6 Reasons You'll Spend More Money This Holiday Season (Even if You Aren’t Buying Gifts)
It’s a good idea to build a little extra room into your budget this winter, even if you aren’t planning on spending a lot on holiday gifts. Products and services across a wide range of categories have gotten significantly more expensive over the last year. That’s thanks to a supply chain crunch and inflation, which pushed prices 6.2% higher in October compared to a year earlier.
Plus, more Americans are comfortable with traveling, dining out and attending and hosting in-person gatherings again. That means they'll be spending a lot more on experiences and parties this winter.
One survey conducted by Goldman Sachs’ Marcus found that 34% of Americans plan to spend more on holiday gatherings this year than they did in 2020.
Here’s everything you need to know to avoid bill shock as the holiday season kicks into high gear.
Grocery prices are ticking up
Nearly half of adults surveyed by Morning Consult during the week of November 21 said they would be comfortable attending a party or social event, more than double the 20% of respondents who said the same at this time last year. And whether you’re hosting or bringing a dish, preparing for those holiday parties will be more expensive this season. Grocery prices have risen 5.4% over the last year, according to the Bureau of Labor Statistics, and meat prices have seen the biggest gains by far.
If you’re serving steaks, expect to pay nearly 25% more for them than you did last year. A pork chop will set you back 16% more than it used to. A side of bacon at a holiday breakfast will cost an extra 20%, and the eggs you serve it with will cost 11% more.
Restaurant prices are rising too
You’re not safe from higher costs if you eat out, either. Prices at full-service restaurants rose 5.9% on a yearly basis in October, according to data from the BLS. Prices at fast food restaurants rose 7.1% over the same period. Both spikes are the largest since the government began tracking data in these categories.
The uptick in prices comes as Americans are increasingly comfortable with eating outside the home again. During the week of November 21, 67% of adults surveyed by Morning Consult said they would feel comfortable going to a restaurant or cafe. That’s up from 36% of respondents who said the same during a comparable week in November 2020.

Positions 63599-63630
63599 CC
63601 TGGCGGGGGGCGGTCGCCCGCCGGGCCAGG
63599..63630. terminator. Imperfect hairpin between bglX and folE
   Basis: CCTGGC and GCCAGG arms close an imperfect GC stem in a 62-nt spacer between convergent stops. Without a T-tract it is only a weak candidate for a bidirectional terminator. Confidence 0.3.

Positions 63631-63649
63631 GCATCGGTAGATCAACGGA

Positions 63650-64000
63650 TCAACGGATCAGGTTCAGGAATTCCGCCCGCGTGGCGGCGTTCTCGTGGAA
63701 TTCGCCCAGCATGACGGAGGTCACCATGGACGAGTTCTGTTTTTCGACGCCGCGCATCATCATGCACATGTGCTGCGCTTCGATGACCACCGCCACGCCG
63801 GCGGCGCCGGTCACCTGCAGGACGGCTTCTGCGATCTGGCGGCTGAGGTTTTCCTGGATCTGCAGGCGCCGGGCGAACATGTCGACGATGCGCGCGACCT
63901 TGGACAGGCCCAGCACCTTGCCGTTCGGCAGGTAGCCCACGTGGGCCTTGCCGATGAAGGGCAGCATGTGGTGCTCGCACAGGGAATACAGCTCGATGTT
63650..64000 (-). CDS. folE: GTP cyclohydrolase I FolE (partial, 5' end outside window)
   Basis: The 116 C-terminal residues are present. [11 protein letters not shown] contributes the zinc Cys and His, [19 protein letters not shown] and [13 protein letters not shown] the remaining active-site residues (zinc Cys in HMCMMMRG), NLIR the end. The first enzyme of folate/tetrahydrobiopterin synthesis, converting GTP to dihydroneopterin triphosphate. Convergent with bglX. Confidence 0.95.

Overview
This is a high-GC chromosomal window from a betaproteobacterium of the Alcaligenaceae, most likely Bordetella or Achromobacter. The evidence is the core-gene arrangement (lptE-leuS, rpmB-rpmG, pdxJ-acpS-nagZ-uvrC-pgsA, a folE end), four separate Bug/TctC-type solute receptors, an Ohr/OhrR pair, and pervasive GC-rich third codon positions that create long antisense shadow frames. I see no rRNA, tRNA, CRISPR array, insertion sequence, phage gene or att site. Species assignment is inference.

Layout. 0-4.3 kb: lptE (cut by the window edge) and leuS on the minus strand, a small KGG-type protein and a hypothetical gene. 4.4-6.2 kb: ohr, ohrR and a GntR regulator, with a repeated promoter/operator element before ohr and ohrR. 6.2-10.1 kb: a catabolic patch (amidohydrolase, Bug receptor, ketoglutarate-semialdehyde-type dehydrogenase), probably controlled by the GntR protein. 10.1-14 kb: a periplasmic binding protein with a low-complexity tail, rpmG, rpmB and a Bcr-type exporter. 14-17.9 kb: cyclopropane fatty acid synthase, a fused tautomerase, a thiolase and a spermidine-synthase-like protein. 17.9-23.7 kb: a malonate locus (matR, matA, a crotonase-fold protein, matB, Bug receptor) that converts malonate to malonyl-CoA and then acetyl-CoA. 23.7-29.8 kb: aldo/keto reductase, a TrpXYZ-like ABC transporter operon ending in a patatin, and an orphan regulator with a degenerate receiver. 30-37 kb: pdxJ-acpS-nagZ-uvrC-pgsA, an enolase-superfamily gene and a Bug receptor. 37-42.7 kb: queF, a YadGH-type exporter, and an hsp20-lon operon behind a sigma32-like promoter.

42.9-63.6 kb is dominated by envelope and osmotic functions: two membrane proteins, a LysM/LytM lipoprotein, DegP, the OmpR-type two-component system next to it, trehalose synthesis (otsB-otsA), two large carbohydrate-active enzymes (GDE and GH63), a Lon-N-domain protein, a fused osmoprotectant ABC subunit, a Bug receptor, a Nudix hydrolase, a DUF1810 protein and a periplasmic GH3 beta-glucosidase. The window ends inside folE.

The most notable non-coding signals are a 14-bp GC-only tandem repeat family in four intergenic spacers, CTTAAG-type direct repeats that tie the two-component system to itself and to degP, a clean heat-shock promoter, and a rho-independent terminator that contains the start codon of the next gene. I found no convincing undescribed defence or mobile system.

Gas prices are soaring
Fuel prices rose nearly 50% on a yearly basis in October – a huge spike compared to price changes in other areas of the economy. The average cost of gasoline is now $3.39 per gallon nationally, or $1.27 more than a year ago, according to AAA. In California, a gallon of gas costs nearly $5 a gallon, on average.
That means significantly more spending for Americans foregoing air travel in favor of road trips over the Christmas holiday. But it’s not all bad news: Last week, the Biden Administration announced a plan to release 50 million barrels of oil from the country’s strategic petroleum reserve to help bring prices down.
Rental cars are much more expensive
If you’re renting a car for your holiday travels, it’s not just gas that will put a dent in your wallet. It cost 39.1% more to rent a car or truck last month than it did in October of 2020, according to BLS data.
Here’s why: Pandemic-related factory shutdowns, a global shortage of semiconductor chips and shipping delays have contributed to a major shortage of new cars. Combine that with booming demand for cars as travelers avoided crowded airplanes and trains during the pandemic, and you have a recipe for sky-high prices.
It’s possible the supply-and-demand mismatch will even out in the months to come as auto suppliers adjust their operations to catch up, but it’s best to make reservations well in advance of your trip if you need to rent a car this winter.
Flight prices cost 55% more than last year
Thanks to vaccines and looser travel restrictions, major airlines are bracing for a huge surge in passengers, with an estimated 2 million people set to fly over the Christmas holiday. That’s double the number of people who traveled in 2020, according to Hopper, an app that tracks airline fares.
Carriers have raised their fares to keep up with the new demand, and rising jet fuel costs are likely to put even more upward pressure on prices. Domestic airfares for Christmas flights are averaging about $390, up 55% from $250 in 2020, according to Hopper. And consumers are already bracing themselves: A new report from MassMutual found that roughly a third of Americans expect to spend more this holiday season than they did in 2020 because of travel expenses.
Heating prices will spike this winter
Rising fuel prices also mean it will be more expensive to heat your home this winter. Household energy costs are up 12.7% on a yearly basis, according to the BLS. The U.S. Energy Information Administration is forecasting that natural gas heating bills this winter will be 30% higher than last year. Households that heat with propane can expect to pay 54% more, while households that use heating oil are looking at a 43% bump. Households that use electric heating are in the best shape – they’ll pay just 6% more.
What can you do beyond putting on an extra sweater around the house? There are lots of ways to lower your heating bill this winter, from programmable thermostats to adding more insulation to cleaning out filters in radiators and furnaces.
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